AccessiWeb

BrailleNet created the AccessiWeb trademark and ecosystem in 2003 to support the development of an accessible Web in France.

AccessiWeb supports digital accessibility in France in five main areas:

  • Developing and maintaining standards and guidelines based on those produced by the World Wide Web Consortium (W3C);
  • Providing digital accessibility training for developers, project managers, web editors, and other digital professionals;
  • Providing consultancy to ensure digital products and services fulfil accessibility requirements;
  • Undertaking AccessiWeb certification audits to test whether sites meet W3C and RGAA standards;
  • Coordinating the AccessiWeb Working Group (GTA), the largest network of digital accessibility experts in France.

Standards and Guidelines

As early as 2003, BrailleNet developed a framework for testing conformity to WCAG 2.0 success criteria: the AccessiWeb standard. On 29 April 2015, the French government decided to adopt the AccessiWeb HTML5/ARIA standard as the basis of the revised national standard for digital accessibility in the public sector, the Référentiel Général d’Accessibilité pour les Administrations (RGAA). This motion recognises the important work undertaken by BrailleNet and associated experts of the GTA over the past 15 years to provide an operational framework for applying or checking against WCAG 2.0. From 2015, all AccessiWeb training courses, consultancy and certification processes are based on the RGAA 3.0 standard.

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Training courses

BrailleNet’s training courses are designed to arm professionals with theoretical and practical skills related to digital accessibility. Courses are tailor-made to cater for professionals working with websites, mobile applications, digital books, desktop publishing, digital communications, etc.

Trainees come away with an understanding of the legal, technical and organisational implications of delivering accessible products and services, and are equipped to bring practical know-how to their organisations.

All courses include demonstrations of how disabled users access digital products and services using assistive technologies and present trainees with real-life examples of what accessible content should (and shouldn’t) look like.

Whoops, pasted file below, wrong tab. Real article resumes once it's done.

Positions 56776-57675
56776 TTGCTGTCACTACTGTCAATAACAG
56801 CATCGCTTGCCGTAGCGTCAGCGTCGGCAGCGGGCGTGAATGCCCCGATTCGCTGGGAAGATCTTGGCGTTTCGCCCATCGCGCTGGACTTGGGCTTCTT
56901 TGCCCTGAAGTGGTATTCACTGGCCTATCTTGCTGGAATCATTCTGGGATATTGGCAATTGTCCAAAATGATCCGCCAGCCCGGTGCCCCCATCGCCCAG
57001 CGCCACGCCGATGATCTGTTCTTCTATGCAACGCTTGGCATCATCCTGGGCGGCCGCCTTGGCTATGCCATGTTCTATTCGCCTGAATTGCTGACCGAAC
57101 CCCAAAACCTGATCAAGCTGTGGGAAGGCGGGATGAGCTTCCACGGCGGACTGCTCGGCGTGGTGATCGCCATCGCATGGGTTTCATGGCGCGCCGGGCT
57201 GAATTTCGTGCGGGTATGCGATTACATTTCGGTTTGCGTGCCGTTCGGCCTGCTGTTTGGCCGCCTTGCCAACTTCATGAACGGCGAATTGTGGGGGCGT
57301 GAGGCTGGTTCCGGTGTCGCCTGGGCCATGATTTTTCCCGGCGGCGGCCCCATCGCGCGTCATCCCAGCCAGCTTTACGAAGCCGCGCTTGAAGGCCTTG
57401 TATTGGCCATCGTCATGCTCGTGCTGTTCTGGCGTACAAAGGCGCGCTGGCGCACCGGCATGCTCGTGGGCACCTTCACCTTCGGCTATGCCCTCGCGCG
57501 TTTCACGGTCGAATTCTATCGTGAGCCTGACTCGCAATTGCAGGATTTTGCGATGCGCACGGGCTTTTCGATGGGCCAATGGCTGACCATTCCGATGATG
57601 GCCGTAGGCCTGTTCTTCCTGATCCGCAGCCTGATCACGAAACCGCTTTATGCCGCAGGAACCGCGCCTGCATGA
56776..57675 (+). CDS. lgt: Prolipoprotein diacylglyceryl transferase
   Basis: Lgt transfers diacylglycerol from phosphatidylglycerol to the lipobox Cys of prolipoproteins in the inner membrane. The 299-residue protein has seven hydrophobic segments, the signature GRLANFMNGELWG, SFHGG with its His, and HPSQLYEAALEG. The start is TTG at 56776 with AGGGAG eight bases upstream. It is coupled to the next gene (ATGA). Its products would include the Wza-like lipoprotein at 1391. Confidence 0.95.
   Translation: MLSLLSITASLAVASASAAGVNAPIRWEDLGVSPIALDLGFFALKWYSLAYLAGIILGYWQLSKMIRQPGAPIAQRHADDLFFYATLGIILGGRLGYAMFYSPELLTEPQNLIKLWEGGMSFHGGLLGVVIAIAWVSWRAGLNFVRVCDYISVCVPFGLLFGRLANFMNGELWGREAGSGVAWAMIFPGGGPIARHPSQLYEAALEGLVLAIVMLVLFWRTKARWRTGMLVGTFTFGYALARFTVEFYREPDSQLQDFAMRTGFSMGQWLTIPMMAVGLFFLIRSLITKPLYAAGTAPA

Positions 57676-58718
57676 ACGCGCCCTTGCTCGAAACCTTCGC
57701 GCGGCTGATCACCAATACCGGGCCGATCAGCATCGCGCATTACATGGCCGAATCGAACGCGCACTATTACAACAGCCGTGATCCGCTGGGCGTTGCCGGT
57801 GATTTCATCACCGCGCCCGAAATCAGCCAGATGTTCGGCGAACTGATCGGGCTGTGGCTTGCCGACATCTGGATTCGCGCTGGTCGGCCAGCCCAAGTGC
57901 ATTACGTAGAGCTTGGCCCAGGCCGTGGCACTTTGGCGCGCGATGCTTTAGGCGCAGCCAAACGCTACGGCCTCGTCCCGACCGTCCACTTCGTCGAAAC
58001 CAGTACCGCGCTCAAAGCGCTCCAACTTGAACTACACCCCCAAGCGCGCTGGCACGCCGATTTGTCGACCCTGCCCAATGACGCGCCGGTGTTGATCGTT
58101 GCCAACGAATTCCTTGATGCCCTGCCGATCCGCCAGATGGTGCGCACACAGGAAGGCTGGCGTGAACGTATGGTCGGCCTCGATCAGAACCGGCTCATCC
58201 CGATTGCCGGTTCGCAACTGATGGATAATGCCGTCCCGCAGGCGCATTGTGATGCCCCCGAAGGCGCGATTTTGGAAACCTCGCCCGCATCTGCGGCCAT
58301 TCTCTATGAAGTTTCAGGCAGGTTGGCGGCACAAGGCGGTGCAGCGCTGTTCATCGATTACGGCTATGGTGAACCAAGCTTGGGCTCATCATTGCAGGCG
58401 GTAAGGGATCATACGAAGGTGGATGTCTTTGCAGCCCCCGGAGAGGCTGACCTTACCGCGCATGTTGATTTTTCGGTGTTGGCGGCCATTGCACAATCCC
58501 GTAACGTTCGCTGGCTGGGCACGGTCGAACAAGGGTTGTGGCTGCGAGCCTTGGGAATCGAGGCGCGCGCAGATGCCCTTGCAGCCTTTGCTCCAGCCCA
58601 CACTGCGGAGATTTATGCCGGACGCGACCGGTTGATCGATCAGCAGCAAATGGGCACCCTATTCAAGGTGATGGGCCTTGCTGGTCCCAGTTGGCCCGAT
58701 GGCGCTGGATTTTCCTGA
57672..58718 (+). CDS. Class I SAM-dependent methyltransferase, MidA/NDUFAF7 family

Following an AccessiWeb course allows trainees to develop invaluable skills that are recognised across all sectors.

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Consultancy

Whatever the nature of the digital project, BrailleNet can provide expert advice to ensure that digital products and services fulfil accessibility requirements. BrailleNet can offer accessibility support at any moment in the project lifecycle (initiation, procurement, spec, design, build, delivery, etc.).

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The AccessiWeb Label

BrailleNet’s AccessiWeb label gives organisations an opportunity to highlight efforts undertaken to ensure their websites meet digital accessibility requirements. The AccessiWeb label was launched in 2004 in response to a growing demand from both organisations and users who wanted a means to clearly identify accessible websites. Today, the AccessiWeb label guarantees that a website has met RGAA requirements which implicitly means it also meets WCAG 2.0 success criteria. To this day, BrailleNet has labelled over 130 websites.

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The AccessiWeb Working Group (GTA)

Never has there been such a strong demand for expertise in digital accessibility. This is not limited to websites, but all digital supports, products and services. There is currently a marked shortage of professionals and organisations who have the relevant technical and operational skills to support the push for digital accessibility. People with disabilities bear the brunt of this shortage as, particularly in the public sector, teams are ill-equipped to fulfil their legal obligations and render their digital content and web services fully accessible and cannot find suitable contractors to help them with this task.

BrailleNet decided to create the AccessiWeb Working Group to help fill this gap. Members are committed to building and maintaining technical expertise in digital accessibility and increasing the number of digital professionals capable of delivering fully accessible products and services. A non-profit organisation based on voluntary participation and operating outside the commercial e-Accessibility market, the group counts over 500 members and aims to grow as the profession advances.